A good number of those cars were truly $500-$2000 cars, all commanding $3500-$4500 from the government depending upon which category it fell in. However, there were many cars that I salivated over (they were cheap), but I was unable to buy them, as President Obama and Congress had designated them for the crusher, but not before they were (usually) scavenged for stereos, tires, interior pieces, and whatever else the grubby paws of the unethical types could get their hands on. From there, liquid glass or some other engine-destroying substance was poured into the carburetor/intake while it was running to cause it to seize up and die an (un)timely death. I’m certain there were more than a few good cars killed during that “program”.Here is the Automotive News article linking to our salute to bad memories: Cash For Cars Sydney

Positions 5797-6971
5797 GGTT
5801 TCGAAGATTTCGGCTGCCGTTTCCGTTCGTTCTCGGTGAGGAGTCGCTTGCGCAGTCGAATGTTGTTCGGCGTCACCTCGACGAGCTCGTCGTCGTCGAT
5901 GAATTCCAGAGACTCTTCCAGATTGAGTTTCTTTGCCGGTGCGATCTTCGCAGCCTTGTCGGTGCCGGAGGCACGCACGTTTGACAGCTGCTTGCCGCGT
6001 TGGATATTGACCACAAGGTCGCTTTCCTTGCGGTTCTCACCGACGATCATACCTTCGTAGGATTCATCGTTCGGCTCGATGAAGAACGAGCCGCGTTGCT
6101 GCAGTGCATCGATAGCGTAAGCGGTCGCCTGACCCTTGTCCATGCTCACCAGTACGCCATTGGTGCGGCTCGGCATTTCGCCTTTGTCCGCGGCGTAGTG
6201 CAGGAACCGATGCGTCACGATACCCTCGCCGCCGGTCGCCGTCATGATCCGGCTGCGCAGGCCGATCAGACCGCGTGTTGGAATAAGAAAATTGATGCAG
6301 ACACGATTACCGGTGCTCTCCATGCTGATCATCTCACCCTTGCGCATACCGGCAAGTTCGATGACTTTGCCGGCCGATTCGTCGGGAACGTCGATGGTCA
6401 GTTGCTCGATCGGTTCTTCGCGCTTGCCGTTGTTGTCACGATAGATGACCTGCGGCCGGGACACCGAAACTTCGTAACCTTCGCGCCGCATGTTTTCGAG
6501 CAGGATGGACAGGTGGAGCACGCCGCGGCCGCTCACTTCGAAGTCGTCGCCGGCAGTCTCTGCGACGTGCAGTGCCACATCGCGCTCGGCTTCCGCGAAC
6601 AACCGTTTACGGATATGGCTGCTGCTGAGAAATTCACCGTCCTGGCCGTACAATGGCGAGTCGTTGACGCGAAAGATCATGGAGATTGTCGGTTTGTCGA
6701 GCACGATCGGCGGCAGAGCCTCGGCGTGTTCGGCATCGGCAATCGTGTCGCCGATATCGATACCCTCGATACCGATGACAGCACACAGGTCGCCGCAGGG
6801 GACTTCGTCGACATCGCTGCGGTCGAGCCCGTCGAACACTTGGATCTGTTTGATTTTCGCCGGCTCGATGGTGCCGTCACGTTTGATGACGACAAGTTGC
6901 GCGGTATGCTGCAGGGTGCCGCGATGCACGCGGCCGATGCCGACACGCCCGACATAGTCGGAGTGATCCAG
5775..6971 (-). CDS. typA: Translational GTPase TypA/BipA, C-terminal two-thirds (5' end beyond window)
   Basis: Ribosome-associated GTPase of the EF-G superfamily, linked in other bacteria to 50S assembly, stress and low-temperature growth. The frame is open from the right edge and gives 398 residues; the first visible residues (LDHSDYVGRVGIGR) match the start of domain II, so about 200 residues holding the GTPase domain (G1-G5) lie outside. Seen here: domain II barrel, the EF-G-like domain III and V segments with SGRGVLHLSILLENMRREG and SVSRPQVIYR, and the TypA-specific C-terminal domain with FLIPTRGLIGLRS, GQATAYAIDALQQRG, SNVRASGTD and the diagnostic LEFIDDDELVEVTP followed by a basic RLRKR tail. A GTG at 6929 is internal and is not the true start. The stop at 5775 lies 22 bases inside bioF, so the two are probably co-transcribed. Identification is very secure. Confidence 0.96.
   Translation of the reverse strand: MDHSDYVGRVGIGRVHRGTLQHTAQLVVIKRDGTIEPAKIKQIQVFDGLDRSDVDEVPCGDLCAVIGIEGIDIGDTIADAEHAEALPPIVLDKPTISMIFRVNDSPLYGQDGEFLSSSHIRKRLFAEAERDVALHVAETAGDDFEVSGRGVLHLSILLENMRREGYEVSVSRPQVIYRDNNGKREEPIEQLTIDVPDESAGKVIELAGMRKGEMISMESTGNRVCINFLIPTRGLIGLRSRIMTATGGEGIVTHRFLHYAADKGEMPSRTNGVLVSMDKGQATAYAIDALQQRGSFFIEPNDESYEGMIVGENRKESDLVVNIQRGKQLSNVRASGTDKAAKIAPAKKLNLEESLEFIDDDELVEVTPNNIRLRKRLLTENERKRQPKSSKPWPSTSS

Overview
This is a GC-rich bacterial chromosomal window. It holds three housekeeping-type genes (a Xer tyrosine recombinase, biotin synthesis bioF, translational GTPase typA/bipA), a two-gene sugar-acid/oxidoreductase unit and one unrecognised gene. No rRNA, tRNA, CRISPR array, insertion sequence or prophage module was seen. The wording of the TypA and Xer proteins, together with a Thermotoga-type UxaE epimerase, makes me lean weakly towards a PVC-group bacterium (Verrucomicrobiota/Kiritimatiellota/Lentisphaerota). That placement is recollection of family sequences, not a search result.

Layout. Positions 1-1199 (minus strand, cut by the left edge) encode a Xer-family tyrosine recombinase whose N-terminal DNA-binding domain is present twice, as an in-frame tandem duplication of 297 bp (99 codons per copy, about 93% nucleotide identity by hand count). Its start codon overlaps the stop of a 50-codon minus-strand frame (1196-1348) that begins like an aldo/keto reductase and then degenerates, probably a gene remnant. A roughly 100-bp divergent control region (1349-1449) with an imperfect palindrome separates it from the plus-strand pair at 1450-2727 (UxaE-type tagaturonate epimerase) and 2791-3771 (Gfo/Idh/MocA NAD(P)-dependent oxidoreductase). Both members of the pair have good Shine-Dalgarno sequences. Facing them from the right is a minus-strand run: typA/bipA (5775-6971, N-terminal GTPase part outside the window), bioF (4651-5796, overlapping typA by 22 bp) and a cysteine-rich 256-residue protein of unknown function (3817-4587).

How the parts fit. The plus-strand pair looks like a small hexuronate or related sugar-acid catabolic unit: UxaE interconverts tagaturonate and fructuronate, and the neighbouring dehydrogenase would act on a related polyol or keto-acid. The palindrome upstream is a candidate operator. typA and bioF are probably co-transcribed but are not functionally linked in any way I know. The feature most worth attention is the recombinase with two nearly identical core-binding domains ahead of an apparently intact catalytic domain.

As this article indicates, many were pleased about the results of Cash for Clunkers; new car sales made a slight rebound and for awhile, sales were good. However, what I remember was the better part of 4 months, wholesale inventory drying up, and little guys like me starved, while the junkyards and parts recyclers got rich… good for them. After all, money cannot be destroyed–whenever someone loses, another one wins. I distinctly recall believing that we were just stealing the fall/winter business in new cars and bringing it into the summer, which was just shifting revenue, not creating it. I also remember being puzzled about how this was supposed to “prop up” (maybe I’m mistaken) the U.S. Auto industry, specifically, Government, err, General Motors. If that was so, why were import car dealers such as Toyota, Nissan, Hyundai, and Kia eligible for this program? It never made sense to me. I always felt I could have gotten behind it more had it benefited the U.S. new-car industry more directly.